PETALING JAYA: Malaysia’s exports are likely to remain subdued in 2019, growing at a modest pace between 4% and 6%, due to factors such as slower demand from major trading partners, weaker global semiconductor sales and softer commodity prices, according to analysts.
Exports rebounded in December 2018 despite the uncertainties caused by the ongoing US-China trade dispute, with growth re-accelerating to 4.8% year-on-year in December against 1.6% in November, pushing full-year growth to 6.9%.
Kenanga Research said in a note yesterday that it expects 2019 would be a challenging year for the country’s exports primarily weigh by the on-going trade tension between US and China, prospect of cooling global growth, China’s slowing economy as well as sluggish demand for commodities.
“While China has been aggressively supporting its domestic economy to prevent a hard landing, we are cautiously optimistic of a positive outcome from the ongoing trade talks between US and China.
“Compared to a sterling growth performance of 18.8% in 2017, total exports for 2018 grew at a slower pace of 6.7%, slightly lower than house forecast of 7%,” it added.
For 2019, the research house forecasts exports to grow between 4-6%, in line with a slower projected gross domestic product (GDP) growth of 4.7% from an estimated 4.8% in 2018 on the back of slower global trade and economy.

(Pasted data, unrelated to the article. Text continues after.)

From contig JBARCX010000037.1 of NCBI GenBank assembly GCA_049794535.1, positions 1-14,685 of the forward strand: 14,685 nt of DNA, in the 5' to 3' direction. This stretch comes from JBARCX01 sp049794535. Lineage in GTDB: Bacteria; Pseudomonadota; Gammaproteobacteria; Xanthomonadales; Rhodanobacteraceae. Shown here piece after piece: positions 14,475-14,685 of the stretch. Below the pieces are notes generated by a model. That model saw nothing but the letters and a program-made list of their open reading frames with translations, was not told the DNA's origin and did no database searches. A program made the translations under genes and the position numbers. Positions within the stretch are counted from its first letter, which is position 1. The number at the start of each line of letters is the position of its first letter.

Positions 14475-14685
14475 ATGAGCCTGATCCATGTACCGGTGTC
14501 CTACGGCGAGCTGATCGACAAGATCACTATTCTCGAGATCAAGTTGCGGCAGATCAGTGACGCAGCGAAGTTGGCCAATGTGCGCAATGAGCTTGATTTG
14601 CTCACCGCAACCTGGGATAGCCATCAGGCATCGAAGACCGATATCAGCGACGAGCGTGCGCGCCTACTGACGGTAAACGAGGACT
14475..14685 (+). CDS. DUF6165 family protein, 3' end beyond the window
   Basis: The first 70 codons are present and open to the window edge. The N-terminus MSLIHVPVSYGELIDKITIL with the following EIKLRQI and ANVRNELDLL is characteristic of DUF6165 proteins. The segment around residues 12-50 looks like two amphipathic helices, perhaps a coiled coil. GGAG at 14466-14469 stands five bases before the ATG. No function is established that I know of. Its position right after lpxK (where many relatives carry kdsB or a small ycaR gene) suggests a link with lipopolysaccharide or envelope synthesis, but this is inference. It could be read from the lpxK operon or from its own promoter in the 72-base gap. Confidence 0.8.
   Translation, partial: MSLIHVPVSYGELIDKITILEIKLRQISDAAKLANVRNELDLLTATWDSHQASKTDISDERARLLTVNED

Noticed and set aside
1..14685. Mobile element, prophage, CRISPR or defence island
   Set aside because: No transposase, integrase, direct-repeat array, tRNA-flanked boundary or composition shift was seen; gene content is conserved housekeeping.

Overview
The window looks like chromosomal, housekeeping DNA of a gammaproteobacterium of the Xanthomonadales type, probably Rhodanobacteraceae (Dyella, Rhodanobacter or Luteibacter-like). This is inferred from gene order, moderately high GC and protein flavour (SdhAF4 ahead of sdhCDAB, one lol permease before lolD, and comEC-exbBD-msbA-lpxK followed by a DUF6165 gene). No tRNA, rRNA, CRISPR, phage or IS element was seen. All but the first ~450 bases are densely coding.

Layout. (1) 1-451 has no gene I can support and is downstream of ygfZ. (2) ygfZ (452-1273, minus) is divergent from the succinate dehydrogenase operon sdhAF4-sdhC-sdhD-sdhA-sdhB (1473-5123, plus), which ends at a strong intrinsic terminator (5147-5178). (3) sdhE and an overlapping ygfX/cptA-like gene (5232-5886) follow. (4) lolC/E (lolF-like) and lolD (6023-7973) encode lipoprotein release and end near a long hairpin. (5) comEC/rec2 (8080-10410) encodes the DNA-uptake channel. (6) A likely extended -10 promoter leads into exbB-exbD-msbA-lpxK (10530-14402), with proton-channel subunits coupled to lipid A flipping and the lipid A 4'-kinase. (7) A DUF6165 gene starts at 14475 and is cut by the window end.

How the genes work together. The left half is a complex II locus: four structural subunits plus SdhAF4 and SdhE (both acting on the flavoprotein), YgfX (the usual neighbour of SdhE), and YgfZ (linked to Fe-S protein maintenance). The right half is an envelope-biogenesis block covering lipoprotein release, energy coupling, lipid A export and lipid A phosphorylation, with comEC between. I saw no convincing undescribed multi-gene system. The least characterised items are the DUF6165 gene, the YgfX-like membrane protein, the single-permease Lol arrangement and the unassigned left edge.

In a separate note, AmBank Research said going forward, it expects a softer export growth of between 4.5% and 5%, and imports to also grow around 4–4.5% on the back of slower capital expansion.
The research house added that exports growth in 2019 will depend on private expenditure i.e. consumption and investment.
On trade outlook, PublicInvest Research said it believes that trade may remain volatile in the next two months as the outcome of trade negotiation will only be known by the end of February.
“We are cautiously optimistic that trade situation may improve beyond February that may be a precursor to the reacceleration and normalisation of global trade,” it noted.
However, the research house said the agriculture sector may continue to face some headwinds in the first quarter of the year in line with the guidance given by Bank Negara Malaysia.
“With end of December elevated inventory levels of 2.6-2.7 million tonnes, and no sign of demand resurgence, we think the supply-shock conditions may continue for quite some time and hence potentially being a drag on the economy.
“We have yet to see tangible results in the fiscal intervention to support the crude palm oil (CPO) price and therefore, remain cautious that CPO price may remain flat at RM2,200 per tonne in 2019,” it added.
Source: The Sun Daily